Our Theory of Change

Image of machinery flywheel.

In a machine, a flywheel stores and amplifies kinetic energy.

Through the force of its rotation, the flywheel builds momentum and store energy for later deployment. We can think of libraries the same way – helping to aggregate community interests and efforts in a way that can build momentum when deployed at the right moment.

Of course, communities are far more complex than machines. You can’t fully design a community, nor can you control all the forces at work within it. Intentional planning can help an organization direct its efforts for exponential impact – creating outcomes that are resonant, measurable, and visible to funders, electeds, and community stakeholders alike. It’s this principle that sits at the heart of Flywheel Strategies.

We believe that lasting change for libraries comes from three ongoing processes:

Process 1: Always be listening.
Successful libraries are listeners by default. Having a strong understanding of your community’s values, aspirations, and stakeholders can help your organization position itself within the local ecosystem. This goes beyond just providing good service – having an ear to the ground at all times means you have a better sense of areas in which your community is successful and where it might be struggling.

We can help you identify the power structures at work within a community network, and allow you to better prioritize your outward-facing work in service of shared community goals.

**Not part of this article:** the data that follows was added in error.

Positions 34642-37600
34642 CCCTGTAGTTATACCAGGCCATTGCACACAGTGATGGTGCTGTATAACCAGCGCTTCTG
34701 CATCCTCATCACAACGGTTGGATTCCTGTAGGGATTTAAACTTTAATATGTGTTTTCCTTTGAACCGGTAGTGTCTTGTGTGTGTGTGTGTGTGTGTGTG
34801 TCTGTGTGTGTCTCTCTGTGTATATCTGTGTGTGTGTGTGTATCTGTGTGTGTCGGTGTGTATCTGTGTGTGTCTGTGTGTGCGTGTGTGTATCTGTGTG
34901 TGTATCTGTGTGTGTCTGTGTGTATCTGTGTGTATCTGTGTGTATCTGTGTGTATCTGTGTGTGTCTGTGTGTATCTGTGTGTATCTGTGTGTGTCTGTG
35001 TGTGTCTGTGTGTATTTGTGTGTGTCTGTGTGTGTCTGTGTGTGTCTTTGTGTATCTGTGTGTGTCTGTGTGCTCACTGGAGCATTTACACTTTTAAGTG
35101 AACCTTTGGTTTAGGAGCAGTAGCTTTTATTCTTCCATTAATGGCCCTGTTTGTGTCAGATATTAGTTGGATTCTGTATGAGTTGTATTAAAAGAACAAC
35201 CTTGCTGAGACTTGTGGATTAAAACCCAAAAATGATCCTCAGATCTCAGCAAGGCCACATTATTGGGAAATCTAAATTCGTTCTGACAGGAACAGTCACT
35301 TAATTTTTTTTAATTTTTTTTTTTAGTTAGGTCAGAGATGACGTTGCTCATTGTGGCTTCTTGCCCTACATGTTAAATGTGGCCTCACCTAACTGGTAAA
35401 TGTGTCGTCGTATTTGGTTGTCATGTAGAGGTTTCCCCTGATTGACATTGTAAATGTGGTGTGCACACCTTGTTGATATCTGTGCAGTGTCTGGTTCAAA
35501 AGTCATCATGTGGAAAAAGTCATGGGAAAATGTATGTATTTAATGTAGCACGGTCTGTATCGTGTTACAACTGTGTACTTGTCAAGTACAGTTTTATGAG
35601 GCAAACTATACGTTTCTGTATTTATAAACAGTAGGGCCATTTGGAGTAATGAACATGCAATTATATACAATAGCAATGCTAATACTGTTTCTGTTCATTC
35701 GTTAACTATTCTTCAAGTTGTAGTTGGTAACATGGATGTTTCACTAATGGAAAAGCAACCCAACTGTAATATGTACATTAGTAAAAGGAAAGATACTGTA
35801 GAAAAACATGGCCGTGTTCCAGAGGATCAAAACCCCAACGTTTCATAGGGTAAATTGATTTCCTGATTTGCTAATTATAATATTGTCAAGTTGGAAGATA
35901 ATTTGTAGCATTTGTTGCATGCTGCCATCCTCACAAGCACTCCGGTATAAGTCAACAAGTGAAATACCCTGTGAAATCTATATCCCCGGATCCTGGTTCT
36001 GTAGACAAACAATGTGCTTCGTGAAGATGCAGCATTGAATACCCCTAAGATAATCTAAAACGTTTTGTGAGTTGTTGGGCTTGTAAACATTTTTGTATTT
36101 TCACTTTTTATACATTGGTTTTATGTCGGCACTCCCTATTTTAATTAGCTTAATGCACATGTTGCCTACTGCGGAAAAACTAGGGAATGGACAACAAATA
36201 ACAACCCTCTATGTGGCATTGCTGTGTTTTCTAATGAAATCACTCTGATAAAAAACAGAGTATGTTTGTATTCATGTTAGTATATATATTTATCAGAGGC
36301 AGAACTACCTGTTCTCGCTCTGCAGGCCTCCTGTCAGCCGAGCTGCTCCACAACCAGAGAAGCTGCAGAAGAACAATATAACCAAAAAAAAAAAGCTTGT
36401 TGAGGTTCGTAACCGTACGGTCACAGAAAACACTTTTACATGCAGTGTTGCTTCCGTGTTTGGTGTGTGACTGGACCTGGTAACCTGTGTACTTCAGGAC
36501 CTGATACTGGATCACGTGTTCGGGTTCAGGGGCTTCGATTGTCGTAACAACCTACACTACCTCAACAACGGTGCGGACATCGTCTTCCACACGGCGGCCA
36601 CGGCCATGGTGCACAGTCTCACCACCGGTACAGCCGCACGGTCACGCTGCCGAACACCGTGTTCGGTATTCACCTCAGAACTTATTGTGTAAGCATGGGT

Process 2: Measure and act upon the places you are making an impact.
Community-focused organizations like libraries use a wide variety of tools to measure their work. Knowing how to talk about these metrics in relation to community goals can contribute to shared definitions of success that resonate with people both in and out of your organization. 

We can help you break down your data in ways that go beyond “did the numbers go up this year?” – helping to illustrate impact, and help your constituents become more invested in your success. 

Process 3: Amplify and curate community works in service of shared goals.
Being able to identify and measure shared community resources builds trust in your organization. As a library’s relationship with the community evolves, it can help identify new community priorities, using its own position of privilege to catalyze grassroots action. 

We can help you find these leverage points in your community, employing the library’s natural role as a collector of stories to define and act toward new shared goals. 

Bringing these principles to life is not an overnight process. It is a lens on day-to-day services, a mechanism for building relationships, and on ongoing gut-check on long-range strategic goals.
Each of these principles is designed to work in relation to one another, and allow organizations operate on an iterative model of continuous improvement. 

If you think your organization might like to explore this theory of change with us, please get in touch.